Interrupting a period of silence remains a great social taboo to this day, as this sort of behaviour is generally considered to be an insult aimed towards the person or people being remembered. However, there have been incidences in the past where silences were broken, with the more famous ones making the news due to the upset caused. In 2002, BBC commentator Tom Fleming caused controversy after talking over a silence held at the Queen Mother's funeral, but the BBC claimed that the silence was 'unofficial' and that it had not broken any rules. A more serious, and in this case literal breach of the peace came in 1937 when ex-serviceman Stanley Storey broke the Armistice Day silence at the Cenotaph in London with words such as 'All this hypocrisy!' Although it was discovered that he had escaped from a mental asylum, his words seemed to make enough sense considering that the world was remembering the dead while preparing to fight another World War.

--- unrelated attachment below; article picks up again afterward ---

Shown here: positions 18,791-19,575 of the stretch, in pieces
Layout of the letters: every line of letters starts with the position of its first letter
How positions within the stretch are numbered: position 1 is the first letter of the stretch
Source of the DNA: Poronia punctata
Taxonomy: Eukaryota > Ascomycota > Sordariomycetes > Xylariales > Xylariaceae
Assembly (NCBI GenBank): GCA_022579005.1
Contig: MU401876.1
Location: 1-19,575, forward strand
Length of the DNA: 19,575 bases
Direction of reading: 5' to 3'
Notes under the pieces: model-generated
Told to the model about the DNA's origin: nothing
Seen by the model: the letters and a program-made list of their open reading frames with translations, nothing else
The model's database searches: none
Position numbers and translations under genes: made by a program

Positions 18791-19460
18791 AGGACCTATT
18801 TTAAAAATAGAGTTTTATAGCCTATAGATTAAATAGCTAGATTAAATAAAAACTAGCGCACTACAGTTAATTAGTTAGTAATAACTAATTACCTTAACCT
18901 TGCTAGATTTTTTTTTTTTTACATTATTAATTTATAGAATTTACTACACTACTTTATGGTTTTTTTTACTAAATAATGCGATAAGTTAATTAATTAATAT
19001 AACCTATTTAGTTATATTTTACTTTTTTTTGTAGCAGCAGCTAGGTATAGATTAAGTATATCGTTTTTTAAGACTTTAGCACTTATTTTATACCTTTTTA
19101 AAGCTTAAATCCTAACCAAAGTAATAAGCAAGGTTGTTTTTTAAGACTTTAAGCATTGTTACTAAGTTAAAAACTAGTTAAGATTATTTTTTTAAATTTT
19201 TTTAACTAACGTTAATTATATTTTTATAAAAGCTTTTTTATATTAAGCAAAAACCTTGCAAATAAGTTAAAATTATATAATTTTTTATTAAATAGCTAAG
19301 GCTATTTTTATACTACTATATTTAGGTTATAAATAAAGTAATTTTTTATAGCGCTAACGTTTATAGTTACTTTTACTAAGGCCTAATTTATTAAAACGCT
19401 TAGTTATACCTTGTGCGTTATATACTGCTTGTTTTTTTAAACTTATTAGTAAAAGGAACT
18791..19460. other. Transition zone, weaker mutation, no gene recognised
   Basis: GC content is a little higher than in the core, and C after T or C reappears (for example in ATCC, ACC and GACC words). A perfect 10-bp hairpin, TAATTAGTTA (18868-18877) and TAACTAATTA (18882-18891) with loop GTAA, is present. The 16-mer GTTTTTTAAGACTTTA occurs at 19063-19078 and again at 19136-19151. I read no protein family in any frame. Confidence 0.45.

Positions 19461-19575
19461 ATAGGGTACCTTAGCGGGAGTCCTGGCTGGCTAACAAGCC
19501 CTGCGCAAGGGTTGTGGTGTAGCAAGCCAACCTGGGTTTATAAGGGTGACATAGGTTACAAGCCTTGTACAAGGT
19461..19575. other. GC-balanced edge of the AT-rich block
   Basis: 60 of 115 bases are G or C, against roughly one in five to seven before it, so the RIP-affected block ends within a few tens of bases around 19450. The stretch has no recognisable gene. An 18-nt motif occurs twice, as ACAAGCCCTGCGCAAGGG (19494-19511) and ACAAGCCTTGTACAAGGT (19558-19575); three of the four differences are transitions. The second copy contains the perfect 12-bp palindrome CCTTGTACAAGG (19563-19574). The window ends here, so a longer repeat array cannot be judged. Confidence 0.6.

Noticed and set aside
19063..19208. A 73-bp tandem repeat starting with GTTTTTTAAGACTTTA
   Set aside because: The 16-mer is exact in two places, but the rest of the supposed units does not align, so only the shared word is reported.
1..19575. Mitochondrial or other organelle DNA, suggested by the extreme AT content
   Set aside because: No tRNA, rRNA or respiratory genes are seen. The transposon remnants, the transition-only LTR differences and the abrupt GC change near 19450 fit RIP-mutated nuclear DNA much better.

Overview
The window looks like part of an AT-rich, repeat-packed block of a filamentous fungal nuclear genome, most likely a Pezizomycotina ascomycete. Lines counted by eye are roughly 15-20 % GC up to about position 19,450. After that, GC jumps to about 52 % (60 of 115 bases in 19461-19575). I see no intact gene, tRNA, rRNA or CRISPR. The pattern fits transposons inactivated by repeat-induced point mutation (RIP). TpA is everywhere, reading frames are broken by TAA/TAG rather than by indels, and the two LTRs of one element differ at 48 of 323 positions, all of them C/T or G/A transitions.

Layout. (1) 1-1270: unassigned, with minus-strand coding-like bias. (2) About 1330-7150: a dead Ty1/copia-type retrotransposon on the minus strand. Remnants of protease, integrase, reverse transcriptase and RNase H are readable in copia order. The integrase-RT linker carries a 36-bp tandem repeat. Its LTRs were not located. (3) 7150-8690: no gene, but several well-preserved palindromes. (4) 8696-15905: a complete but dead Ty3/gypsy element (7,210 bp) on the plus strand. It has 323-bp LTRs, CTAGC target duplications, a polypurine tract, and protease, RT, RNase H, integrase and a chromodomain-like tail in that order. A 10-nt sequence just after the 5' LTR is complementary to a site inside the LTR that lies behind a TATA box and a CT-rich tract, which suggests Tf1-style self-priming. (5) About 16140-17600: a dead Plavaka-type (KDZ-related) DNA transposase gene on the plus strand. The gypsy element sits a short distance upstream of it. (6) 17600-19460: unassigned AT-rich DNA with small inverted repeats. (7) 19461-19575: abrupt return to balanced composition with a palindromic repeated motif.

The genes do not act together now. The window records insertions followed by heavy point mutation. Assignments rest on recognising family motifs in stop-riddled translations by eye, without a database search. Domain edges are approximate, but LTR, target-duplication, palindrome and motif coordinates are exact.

There are, of course, places where silences cannot be observed, but these are few as special provisions are usually made if the silence is deemed important enough. Meanwhile, there are also those who do not observe silences, either through choice, poor memory or due to not knowing about the silence in the first place.
Finally, there is one event that makes itself the complete opposite of the periods of silence observed around the world to remember various events. On 5 November each year, the UK remembers the 1605 terrorist attack on the Houses of Parliament by a group of Catholic extremists led by a Mr Robert Catesby, but they do so with the utmost noise because the attack was a complete failure.